Carotid angioplasty with stent (CAS) placement is an emerging alternative to carotid endarterectomy for the treatment of patients with carotid artery occlusive disease. Mayo Clinic neuroradiologists began using it in 1996 for patients at high risk for surgery.
"The Cerebrovascular Clinic in the Department of Neurology has a multidisciplinary CAS placement protocol in which a vascular neurologist, an interventionalist, and a neurosurgeon meet with the patient to help clarify the best treatment approach. Cardiology colleagues may also be involved if the patient has cardiac symptoms. This collaboration is not uncommon, since so many patients with carotid occlusive disease also have coronary artery occlusive disease," says neurologist Robert D. Brown Jr, M.D.
Adds Harry Cloft, M.D., Ph.D., a neuroradiologist, "The protocol has been highly successful in allowing us to select patients carefully and appropriately as we move forward with this emerging technology."
Candidates for CAS placement are patients with a severe narrowing of the carotid artery who have had symptoms such as transient ischemic attacks or cerebral infarction, and also selected patients who have severe narrowing of the carotid artery without symptoms, according to Dr. Brown and neurosurgeon Giuseppe Lanzino, M.D.
Most patients arrive at the Cerebrovascular Clinic at Mayo Clinic in Rochester, Minnesota, after carotid ultrasonography, magnetic resonance angiography, or computed tomographic angiography has shown narrowing of the carotid artery. After thoroughly examining the patient, the multidisciplinary neuroscience team members decide whether CAS placement is the appropriate treatment.
If it is, the patient proceeds to the interventional neuroradiology suite in Saint Marys Hospital for further evaluation. The patient is sedated but awake. A small plastic catheter is inserted in a groin artery and tracked through the aorta to the carotid arteries. Next, contrast material is injected to delineate the anatomy. If the angiogram confirms severe narrowing that could be best treated with CAS placement, the procedure begins.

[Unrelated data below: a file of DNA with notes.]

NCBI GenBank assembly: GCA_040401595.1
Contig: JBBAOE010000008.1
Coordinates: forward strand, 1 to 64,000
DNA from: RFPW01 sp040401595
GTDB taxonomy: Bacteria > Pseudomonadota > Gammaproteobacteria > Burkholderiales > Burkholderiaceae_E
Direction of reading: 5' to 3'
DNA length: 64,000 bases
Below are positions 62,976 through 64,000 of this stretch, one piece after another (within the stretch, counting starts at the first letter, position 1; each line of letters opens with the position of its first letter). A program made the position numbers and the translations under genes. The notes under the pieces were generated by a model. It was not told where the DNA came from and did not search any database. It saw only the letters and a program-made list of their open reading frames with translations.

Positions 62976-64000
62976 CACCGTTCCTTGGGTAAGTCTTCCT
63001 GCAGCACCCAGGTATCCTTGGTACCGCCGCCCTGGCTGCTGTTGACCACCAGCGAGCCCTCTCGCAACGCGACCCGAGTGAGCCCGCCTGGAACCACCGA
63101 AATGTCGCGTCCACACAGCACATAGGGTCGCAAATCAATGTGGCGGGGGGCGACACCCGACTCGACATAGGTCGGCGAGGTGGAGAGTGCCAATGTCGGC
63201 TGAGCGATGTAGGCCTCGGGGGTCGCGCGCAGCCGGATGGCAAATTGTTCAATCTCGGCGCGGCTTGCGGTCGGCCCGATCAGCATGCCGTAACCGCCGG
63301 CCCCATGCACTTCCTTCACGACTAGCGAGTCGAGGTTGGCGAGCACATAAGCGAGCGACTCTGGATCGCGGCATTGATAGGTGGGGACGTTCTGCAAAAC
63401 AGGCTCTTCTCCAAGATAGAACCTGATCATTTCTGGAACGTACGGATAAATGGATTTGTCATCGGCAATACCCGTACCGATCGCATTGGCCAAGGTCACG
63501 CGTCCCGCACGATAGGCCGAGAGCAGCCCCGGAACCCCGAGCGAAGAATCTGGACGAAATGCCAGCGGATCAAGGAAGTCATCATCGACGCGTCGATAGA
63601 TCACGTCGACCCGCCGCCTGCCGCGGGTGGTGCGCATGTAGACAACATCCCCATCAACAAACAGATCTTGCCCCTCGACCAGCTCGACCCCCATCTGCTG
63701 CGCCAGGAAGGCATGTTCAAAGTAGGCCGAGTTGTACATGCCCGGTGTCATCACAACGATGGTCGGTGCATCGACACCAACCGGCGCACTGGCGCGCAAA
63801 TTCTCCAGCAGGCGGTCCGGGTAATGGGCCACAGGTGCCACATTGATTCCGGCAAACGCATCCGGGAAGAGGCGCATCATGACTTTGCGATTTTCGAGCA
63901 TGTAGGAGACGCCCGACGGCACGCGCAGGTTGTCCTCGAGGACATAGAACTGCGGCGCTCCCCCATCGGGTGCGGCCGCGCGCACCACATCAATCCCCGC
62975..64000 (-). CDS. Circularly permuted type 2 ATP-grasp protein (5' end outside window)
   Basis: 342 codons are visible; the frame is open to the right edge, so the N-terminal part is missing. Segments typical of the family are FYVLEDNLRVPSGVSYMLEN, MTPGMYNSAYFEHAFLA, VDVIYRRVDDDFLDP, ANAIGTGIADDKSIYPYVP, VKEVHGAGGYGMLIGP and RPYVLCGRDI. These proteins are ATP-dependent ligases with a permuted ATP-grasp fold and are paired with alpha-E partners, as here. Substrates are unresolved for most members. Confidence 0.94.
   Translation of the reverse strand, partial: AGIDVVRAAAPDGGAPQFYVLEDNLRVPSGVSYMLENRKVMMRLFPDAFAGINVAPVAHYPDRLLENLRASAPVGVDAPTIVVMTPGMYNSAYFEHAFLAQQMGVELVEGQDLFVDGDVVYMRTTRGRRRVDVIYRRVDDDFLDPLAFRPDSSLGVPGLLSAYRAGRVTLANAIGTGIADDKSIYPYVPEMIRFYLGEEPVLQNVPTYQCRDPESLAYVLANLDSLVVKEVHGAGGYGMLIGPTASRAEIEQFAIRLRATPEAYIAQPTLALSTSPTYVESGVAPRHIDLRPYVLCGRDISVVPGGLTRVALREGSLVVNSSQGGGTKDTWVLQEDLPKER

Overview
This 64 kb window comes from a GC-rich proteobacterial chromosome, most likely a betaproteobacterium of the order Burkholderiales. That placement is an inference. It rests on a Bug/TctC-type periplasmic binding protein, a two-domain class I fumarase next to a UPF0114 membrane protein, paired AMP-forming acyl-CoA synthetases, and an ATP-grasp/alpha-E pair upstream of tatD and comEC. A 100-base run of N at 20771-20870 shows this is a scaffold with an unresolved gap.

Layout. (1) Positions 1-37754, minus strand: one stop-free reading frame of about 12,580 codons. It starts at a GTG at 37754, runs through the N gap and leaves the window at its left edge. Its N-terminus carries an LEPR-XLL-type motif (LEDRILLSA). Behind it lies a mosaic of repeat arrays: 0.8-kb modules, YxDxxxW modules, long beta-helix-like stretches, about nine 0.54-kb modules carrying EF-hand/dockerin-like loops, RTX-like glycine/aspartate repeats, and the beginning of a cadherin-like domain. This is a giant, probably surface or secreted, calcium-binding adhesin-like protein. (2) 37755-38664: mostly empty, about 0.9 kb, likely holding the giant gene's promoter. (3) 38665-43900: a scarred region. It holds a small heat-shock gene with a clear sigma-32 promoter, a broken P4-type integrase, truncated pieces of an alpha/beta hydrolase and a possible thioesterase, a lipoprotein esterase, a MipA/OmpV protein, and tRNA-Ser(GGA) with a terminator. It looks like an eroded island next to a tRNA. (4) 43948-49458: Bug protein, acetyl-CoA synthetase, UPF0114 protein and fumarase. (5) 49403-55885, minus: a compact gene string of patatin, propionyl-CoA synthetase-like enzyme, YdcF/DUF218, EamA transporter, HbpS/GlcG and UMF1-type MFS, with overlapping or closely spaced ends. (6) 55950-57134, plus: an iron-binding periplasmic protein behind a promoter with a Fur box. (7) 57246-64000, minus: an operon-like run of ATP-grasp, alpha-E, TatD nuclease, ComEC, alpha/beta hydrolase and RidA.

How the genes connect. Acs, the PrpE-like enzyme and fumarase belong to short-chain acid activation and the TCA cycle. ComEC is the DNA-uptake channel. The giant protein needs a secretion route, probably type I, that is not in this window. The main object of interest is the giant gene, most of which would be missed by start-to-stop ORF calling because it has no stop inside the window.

Aftercare involves taking clopidogrel and aspirin daily for one month to prevent blood clots from forming at the stent site and then aspirin alone indefinitely thereafter. Mayo Clinic specialists follow each patient long term, both to assess durability of the stent and to determine whether narrowing recurs. Follow-up includes annual carotid ultrasonography that begins several months after the procedure.
The concept of CAS placement is a logical extension of the balloon stenting used for coronary artery disease. Initially, in the early 1990s, CAS placement was performed on patients who were at high risk for conventional surgery. The outcomes of these early cases were excellent, and the risk of stroke and death was extremely low. Because these measures of success were so similar to those of the standard treatment, carotid endarterectomy, the use of CAS placement was cautiously and carefully expanded.
Since then, Mayo Clinic experience with CAS placement suggests that, when performed by an experienced, multispecialty team on carefully selected patients, the procedure is approximately equal to carotid endarterectomy in terms of effectiveness, risks, and complications.
The National Institutes of Health selected Mayo Clinic to participate with other U.S. medical centers in the formal evaluation of CAS placement in the Carotid Revascularization Endarterectomy versus Stent Trial (CREST). The goal of CREST is to determine how CAS placement compares with carotid endarterectomy, the standard treatment for carotid artery stenosis.
A key question is whether the risk of recurrent narrowing after CAS placement is as low as the extremely low risk of recurrent narrowing after carotid endarterectomy. CREST will also evaluate the comparative risks of stroke associated with CAS placement and carotid endarterectomy. Because CAS placement requires the interventionalist to work within the artery, the possibility exists for stroke during the procedure. Carotid endarterectomy, when performed by an experienced neurosurgeon or vascular surgeon, also carries the risk of stroke. The goal of the CREST protocols is to determine these issues conclusively.
CREST completed patient recruitment in the summer of 2008, and the final results will be available in the near future.
Mayo Clinic's Cerebrovascular Clinic is a full-time clinic, providing consultations for patients with carotid stenosis and all other types of cerebrovascular disorders. To refer a patient for evaluation, call the Cerebrovascular Clinic at 507-284-1588.